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The owner of a service company that installs and maintains heavy equipment for commercial buildings was interested in selling his company and had found a buyer. The seller knew the buyer and was confident his company would be in good hands. However, the buyer did not have cash available to purchase the company up front, so the seller agreed to accept an installment note in lieu of cash.
A stock sale would have been the most beneficial to the seller because it would allow the entire sale to be taxed at the lower capital gain rates and avoid some of the problems (discussed below) that are involved with assets sold under an installment note. At the same time, a stock sale would not have been attractive enough to appeal to a buyer because it would not offer the significant tax deductions available under an asset sale*. As such, the best course of action (and the only course of action for the seller) was an asset sale.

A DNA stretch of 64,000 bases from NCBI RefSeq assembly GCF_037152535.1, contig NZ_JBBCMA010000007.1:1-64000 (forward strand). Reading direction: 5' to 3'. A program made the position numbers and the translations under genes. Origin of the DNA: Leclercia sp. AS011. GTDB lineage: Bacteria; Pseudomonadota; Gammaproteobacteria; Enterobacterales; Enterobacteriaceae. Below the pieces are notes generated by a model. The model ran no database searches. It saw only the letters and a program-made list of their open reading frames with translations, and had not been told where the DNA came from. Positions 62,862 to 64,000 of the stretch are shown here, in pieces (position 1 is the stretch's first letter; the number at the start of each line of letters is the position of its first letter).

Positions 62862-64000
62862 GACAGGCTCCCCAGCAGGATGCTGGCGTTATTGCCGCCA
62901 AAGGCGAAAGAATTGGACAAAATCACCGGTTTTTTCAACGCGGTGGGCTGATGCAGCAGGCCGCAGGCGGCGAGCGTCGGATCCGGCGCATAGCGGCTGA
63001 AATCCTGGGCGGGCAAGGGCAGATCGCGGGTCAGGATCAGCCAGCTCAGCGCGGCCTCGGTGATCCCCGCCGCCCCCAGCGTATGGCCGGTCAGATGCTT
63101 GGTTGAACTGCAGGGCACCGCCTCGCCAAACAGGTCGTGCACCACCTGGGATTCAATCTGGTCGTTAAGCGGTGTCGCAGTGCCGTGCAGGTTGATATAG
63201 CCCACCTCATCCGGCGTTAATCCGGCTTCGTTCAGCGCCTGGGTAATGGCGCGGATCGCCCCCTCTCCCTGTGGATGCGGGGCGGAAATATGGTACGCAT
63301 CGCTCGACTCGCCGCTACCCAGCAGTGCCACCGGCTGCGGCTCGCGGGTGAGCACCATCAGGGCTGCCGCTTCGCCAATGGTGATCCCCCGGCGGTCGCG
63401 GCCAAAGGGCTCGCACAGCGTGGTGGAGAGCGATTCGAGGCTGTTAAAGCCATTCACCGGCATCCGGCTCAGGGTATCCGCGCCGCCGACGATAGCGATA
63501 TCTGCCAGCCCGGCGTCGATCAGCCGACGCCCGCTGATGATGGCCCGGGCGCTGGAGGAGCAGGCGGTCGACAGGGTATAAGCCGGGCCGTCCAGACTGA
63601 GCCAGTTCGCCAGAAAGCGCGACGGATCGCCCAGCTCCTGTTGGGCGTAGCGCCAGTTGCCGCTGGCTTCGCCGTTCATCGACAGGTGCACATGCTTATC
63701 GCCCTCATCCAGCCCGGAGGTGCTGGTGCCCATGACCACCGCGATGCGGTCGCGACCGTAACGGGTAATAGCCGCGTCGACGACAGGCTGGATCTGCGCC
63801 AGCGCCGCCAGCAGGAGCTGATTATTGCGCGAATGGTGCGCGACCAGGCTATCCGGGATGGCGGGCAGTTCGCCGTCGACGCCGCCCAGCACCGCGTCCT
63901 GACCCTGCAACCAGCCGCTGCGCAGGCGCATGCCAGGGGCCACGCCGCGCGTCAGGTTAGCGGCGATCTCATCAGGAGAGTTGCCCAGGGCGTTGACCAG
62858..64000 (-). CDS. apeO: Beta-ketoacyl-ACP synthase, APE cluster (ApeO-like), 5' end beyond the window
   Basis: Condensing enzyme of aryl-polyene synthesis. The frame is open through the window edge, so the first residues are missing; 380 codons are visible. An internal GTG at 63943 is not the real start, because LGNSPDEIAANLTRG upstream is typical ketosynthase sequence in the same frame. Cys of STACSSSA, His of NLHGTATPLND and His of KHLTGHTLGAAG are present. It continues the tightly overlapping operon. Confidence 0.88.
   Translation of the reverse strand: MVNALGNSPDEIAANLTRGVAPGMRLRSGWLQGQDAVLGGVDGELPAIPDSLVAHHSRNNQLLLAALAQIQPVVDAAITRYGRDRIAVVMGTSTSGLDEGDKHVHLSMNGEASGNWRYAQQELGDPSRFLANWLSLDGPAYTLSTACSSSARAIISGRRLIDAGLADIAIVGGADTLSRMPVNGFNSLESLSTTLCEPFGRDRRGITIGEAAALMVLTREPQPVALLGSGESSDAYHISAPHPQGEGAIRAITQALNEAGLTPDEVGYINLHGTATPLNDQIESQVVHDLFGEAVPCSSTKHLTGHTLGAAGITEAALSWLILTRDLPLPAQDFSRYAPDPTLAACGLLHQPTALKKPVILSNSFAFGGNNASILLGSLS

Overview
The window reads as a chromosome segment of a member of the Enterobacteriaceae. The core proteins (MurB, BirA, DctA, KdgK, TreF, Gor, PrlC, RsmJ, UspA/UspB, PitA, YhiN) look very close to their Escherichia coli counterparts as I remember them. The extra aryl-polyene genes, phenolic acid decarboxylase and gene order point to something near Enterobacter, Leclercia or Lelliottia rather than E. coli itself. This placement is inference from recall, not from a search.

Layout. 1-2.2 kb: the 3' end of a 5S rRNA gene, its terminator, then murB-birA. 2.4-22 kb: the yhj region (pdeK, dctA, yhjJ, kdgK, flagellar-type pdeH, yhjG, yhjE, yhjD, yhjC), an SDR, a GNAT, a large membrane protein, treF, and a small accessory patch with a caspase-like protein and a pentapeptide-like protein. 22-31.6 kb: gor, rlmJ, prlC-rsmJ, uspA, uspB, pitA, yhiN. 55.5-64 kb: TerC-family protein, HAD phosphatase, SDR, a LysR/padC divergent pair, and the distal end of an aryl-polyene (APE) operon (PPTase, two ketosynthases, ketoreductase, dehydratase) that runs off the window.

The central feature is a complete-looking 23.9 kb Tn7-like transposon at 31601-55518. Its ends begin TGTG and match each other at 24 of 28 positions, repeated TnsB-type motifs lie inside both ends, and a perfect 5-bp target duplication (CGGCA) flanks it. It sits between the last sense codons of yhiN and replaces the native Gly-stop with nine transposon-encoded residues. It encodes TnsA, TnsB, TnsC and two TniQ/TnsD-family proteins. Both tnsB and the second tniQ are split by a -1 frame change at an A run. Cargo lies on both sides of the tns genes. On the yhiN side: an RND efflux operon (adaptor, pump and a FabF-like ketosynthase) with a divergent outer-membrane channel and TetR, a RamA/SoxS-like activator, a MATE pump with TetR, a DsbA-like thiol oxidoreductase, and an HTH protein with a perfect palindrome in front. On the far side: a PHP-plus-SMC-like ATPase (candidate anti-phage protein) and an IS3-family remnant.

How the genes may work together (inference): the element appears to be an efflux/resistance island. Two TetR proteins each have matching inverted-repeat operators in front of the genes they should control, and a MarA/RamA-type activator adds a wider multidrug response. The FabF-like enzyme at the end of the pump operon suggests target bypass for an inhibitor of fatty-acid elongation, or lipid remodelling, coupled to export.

The owner, a longtime client of WBL, asked the firm to review his deal and identify any tax-related issues. Upon review, WBL identified two potential barriers to the transaction:
Because the seller had fully depreciated his fixed assets, his overall net tax basis in the assets of the company was very low but he had significant stock basis due to the cumulative earnings of the company. Therefore, the asset sale would generate a much larger gain due to the agreed-upon purchase price allocation and thus a much larger tax liability than a stock sale.
Assets and liabilities transferred in the sale include fully depreciated fleet vehicles and their notes-payable. Tax rules require that transfer of these assets and liabilities be recognized as additional income to the seller in the initial year of sale rather than over the life of the installment note. Therefore, as a result of the installment sale, the seller would not receive enough cash in the first year to cover his first-year tax.